Holidays are supposed to be a time for joy, fun, and celebration. But when you are divorced with kids, it is a minefield of anxiety. How do you get it right? How do you build traditions when you constantly have to consider the forces outside your home? How do you balance what your child wants with what you want to experience as a parent? I can only speak for myself. But I didn’t work on getting pregnant for 2 years only to miss all the significant memories in my son’s life. My dreams of building that vast photo album of costumes and pictures with Santa didn’t end with my divorce. I know there are people who let these things go. But honestly, I just don’t relate to this type of parenting existence. I couldn’t let Bob’s prophecy of “You’re going to miss half of his life” come to fruition.
So not unlike the tangled web we had to maneuver to pull off family vacations, we once again had to exhibit selflessness, flexibility, and compassion to provide the best holiday experiences to our boy while still getting to enjoy being his parents.
Don’t be Haunted by Halloween Missteps
The first key to a Happy Halloween whether you are divorced or still married is to let your child pick their own costume. It’s one of the few things they can control. So let them have it. Pick one costume that they will want to wear to both parent’s house. That way there is one experience – not only for them but for the two parents and everyone else around them as well! Remember, your parents are building a photo album as well.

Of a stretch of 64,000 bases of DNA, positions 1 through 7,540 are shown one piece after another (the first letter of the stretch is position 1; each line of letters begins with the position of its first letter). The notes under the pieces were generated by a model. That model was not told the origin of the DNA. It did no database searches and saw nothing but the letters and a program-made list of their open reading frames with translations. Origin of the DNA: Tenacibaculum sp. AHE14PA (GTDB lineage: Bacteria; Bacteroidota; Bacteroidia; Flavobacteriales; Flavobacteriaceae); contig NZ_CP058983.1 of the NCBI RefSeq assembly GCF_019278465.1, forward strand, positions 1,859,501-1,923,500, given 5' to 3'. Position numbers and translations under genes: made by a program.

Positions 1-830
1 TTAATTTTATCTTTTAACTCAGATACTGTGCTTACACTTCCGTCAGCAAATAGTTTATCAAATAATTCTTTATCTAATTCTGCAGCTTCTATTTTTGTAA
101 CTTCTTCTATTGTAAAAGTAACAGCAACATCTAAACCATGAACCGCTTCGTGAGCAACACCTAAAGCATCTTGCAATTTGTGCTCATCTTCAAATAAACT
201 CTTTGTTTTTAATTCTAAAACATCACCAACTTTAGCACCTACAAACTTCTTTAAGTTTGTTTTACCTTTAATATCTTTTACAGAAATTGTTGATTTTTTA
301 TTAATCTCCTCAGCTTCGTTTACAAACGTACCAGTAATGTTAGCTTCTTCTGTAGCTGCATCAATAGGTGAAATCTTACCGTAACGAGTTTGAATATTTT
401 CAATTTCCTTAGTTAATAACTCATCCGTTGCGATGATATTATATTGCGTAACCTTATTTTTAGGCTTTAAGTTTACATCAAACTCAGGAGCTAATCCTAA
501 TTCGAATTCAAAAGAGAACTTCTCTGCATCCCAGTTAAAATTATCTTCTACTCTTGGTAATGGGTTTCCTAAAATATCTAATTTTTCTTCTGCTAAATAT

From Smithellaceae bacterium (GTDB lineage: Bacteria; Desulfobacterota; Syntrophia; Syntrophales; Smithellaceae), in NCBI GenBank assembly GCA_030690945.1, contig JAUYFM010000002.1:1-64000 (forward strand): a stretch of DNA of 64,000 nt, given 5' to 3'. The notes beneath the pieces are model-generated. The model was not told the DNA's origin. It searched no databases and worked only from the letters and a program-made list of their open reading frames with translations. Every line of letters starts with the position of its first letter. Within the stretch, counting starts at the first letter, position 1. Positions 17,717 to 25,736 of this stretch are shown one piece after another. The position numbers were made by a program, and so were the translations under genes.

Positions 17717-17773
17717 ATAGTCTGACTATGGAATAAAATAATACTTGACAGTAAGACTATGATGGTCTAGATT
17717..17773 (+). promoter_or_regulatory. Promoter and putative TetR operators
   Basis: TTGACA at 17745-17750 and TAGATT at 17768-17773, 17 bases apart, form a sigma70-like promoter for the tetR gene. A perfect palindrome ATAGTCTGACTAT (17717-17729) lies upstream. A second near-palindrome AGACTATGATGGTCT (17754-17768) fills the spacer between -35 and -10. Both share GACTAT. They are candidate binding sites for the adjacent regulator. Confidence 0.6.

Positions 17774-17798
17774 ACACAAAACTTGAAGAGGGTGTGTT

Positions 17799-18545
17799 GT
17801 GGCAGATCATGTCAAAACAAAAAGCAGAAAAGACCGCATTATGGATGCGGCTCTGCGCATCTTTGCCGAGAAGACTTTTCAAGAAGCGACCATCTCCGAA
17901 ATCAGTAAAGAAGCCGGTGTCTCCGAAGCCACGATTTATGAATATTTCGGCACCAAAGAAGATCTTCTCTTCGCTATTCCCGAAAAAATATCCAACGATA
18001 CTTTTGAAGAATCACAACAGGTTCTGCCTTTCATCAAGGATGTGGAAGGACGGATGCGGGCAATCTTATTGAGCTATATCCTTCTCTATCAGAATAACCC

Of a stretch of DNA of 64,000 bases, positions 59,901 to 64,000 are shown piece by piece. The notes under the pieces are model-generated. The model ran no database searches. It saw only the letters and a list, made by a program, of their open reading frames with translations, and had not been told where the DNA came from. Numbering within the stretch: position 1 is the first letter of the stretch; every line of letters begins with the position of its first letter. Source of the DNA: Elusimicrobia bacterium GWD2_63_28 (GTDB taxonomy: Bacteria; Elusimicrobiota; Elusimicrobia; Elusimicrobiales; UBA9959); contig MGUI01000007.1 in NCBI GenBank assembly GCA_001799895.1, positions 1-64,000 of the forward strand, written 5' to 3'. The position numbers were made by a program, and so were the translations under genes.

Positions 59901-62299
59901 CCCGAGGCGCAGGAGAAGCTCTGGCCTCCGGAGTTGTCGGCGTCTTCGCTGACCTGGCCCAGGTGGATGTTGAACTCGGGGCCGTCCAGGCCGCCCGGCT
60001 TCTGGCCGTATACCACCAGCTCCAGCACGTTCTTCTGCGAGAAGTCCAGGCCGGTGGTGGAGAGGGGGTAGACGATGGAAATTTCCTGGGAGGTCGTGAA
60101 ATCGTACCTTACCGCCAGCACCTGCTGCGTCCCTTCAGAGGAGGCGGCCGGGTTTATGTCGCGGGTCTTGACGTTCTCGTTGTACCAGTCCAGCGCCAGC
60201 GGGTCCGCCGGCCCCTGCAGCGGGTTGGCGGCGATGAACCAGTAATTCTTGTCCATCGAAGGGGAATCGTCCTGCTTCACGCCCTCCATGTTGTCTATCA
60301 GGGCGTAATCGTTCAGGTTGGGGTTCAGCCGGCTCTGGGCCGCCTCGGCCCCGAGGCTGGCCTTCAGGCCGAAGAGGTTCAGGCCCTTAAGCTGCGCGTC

Now you might be saying to yourself, “Well of course you let the kid pick their costume. What crazy control freak would deny a child such a rite of passage?” But I can tell you first hand with another couple that I know that this is not the case. In the ongoing obsession to control every aspect of every experience her children have, one parent I know always picks what the kids will wear. The outcome of course is that IF the kids are allowed out of her sight for a millisecond, they strip down the costume to the point that you can’t even tell what they are dressed as. Take that you control freak mother! Happy now?
Beyond the costume, I’d say the more tricky part (pardon the pun) for us was how to deal with the logistics of trick or treat. And in our case, we lived very close making it a little easier. Still, will they go to both neighborhoods? Will they just do one? Is there time for both? Will they have anyone to go with in both neighborhoods at different times? What do they want to do? What if I don’t get to see my child in his costume this year? Oh hell! This part sucks. Looking back, I guess we did “ok” with this one but I think we could have done better.
Ian did pick his costumes OF COURSE and also which neighborhood to start in. But the other parent always wanted to be part of it and so Ian would have to stop halfway through the first neighborhood to switch houses. Of course, he didn’t get to go with the other kids in the second neighborhood because they had started way earlier and were either done or on an entirely different part of the neighborhood. I think in some years he picked one or the other neighborhood but still had to make time to share his costume with each parent. As parents and the “adults”, we should have made all this inconvenience more our affair and let him just enjoy the experience in one location or the other. Of course, being the true Libra sun sign that he is, Ian probably felt obligated to give each parent and friend-group equal time anyway. So I’m not sure that he would have chosen any differently. But looking back, I feel we should have done more to relieve him of this burden.
So as you finalize your plans for this year’s trick-or-treating, do everything you can to remember this is a memory for your child first and you second. Be flexible and considerate. And expect to do more than your friends who are married have to just to create the same level of kid-parent experience.